Another notable aspect of Laymon’s storytelling is his ability to create a vivid and atmospheric setting. Beardsley and its amusement park come alive on the pages, evoking a sense of nostalgia mixed with menace. The author’s attention to detail in describing the rides, attractions, and overall ambiance adds an extra layer of authenticity to the story, further immersing the reader in his horrific world.
I admit to often being uneasy with the way Laymon depicted the homeless in some of his books (Night in the Lonesome October being another example). However, I don’t believe it is fair to assume he was making a blanket statement, as much as he was creating a rogue group capable of chilling your skin with their despicable actions.
Oh, and if you were wondering, there is a lot more to the amusement park than meets the eye. Horrors far worse than the trolls lurk within.
The visuals in Funland are horrific, pure Laymon genius. This is the sort of creep show that stays with you long after you finish reading it.
“Funland” contains explicit content and graphic violence, which may not be suitable for all readers.
Richard Laymon: Horror Author
Richard Laymon (1947 – 2001) was an American author renowned for his contribution to the horror genre. With over sixty short stories, novellas, and novels to his name, Laymon’s work has become synonymous with intense and often graphic storytelling.
Early Life and Education
Born on January 14, 1947, in Chicago, Illinois, Laymon exhibited a passion for reading and writing at a young age. He later attended Willamette University in Oregon and received his B.A. in English Literature. He furthered his studies by earning an M.A. in English Literature from Loyola University in Los Angeles.
Laymon’s writing career began in the late 1970s, and his debut novel, “The Cellar,” was published in 1980. His works were known for their explicit content, dark themes, and relentless pacing. Laymon’s ability to create atmospheric and terrifying tales made him a beloved figure among horror enthusiasts.
His writing style was characterized by its graphic nature and his penchant for exploring the darker sides of human behavior. Notable works include “In the Dark,” “The Traveling Vampire Show,” and “Island.”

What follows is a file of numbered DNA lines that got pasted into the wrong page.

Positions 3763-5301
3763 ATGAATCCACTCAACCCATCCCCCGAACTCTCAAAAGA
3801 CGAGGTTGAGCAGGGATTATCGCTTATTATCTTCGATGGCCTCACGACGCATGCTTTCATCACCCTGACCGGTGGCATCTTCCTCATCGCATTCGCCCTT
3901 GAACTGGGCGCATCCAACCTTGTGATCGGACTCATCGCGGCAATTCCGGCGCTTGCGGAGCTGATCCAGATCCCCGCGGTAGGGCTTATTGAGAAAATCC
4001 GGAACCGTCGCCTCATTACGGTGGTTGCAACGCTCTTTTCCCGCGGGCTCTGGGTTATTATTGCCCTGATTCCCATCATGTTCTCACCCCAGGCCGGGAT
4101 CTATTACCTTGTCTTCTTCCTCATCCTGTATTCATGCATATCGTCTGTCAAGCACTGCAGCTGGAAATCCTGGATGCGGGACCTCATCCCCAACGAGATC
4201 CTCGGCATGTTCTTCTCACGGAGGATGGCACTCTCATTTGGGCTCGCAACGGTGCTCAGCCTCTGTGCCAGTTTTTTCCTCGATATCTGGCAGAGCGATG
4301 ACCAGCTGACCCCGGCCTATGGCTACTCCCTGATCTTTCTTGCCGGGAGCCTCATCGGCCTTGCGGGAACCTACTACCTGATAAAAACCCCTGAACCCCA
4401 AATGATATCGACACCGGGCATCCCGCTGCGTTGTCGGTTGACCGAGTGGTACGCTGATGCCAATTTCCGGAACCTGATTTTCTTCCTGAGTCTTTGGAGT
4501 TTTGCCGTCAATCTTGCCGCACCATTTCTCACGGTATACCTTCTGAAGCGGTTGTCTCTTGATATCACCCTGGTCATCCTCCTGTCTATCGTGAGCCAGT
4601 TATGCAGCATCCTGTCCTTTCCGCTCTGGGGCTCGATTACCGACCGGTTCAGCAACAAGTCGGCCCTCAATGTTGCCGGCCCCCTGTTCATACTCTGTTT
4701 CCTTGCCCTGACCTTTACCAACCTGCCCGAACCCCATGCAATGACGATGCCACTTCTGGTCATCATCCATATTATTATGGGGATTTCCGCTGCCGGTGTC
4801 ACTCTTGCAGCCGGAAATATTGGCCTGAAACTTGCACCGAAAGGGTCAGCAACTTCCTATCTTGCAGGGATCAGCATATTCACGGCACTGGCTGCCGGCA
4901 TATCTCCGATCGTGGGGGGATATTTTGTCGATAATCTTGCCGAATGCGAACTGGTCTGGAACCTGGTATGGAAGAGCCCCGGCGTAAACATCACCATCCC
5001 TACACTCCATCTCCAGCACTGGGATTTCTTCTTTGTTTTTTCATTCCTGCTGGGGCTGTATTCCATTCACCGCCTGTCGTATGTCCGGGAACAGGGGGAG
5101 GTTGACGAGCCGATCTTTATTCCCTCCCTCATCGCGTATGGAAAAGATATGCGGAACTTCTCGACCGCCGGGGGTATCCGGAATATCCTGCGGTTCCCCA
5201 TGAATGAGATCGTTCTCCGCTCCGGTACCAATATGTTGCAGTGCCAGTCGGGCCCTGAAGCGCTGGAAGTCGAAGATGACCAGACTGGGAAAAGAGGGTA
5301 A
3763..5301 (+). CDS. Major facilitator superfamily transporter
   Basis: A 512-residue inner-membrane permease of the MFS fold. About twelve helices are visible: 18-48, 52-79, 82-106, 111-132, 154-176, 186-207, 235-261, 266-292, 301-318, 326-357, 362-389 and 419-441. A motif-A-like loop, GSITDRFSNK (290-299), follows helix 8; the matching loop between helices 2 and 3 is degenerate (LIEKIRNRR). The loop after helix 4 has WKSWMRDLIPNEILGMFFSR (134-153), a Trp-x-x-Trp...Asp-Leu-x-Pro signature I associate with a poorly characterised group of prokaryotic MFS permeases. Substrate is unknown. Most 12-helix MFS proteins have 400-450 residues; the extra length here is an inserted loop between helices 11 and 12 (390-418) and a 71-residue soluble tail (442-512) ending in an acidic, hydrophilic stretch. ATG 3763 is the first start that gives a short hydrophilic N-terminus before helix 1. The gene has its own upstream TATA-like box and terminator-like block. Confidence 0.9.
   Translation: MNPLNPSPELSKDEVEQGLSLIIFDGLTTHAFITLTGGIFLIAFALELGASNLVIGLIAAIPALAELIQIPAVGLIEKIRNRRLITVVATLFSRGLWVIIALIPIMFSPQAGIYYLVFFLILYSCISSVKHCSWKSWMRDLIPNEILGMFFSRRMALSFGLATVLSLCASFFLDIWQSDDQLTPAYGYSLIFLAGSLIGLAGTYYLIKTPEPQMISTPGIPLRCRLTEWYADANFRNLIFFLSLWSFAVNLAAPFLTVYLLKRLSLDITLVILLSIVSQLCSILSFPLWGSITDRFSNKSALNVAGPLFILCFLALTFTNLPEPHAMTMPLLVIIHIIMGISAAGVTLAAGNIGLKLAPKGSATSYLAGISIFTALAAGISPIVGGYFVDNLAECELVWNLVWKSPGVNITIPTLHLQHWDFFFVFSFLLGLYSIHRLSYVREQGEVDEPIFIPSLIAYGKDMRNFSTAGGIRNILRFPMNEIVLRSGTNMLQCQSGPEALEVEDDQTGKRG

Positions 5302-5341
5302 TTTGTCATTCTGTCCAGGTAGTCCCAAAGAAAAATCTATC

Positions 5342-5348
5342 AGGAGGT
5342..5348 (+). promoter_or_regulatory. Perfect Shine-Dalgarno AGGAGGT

Laymon’s success in the United States was tempered by various challenges, including issues with publishers and content censorship. However, he found a robust readership in the United Kingdom and became one of the country’s best-selling horror authors during the 1980s and 1990s.
Awards and Recognition
Laymon’s work has received several accolades, including winning the Bram Stoker Award for his book “The Traveling Vampire Show.” Though some readers and critics found his work polarizing due to its explicit content, his unique voice and storytelling ability have garnered a dedicated fanbase and respect among his peers.
Laymon was known for being a dedicated family man, and his daughter, Kelly Laymon, has become an author herself. He was an active participant in the literary community and a member of the Horror Writers Association.
Tragically, Richard Laymon’s life was cut short when he passed away on February 14, 2001, from a massive heart attack. He was 54 years old. His untimely death was a significant loss to the world of horror literature.
Richard Laymon’s influence on the horror genre continues to be felt, and his works remain popular with fans of intense and thrilling horror. His commitment to pushing boundaries and exploring the dark recesses of the human psyche ensures that his legacy as a master of horror will endure. Many contemporary horror authors cite Laymon as an inspiration, and his books continue to be read and celebrated by a new generation of horror enthusiasts.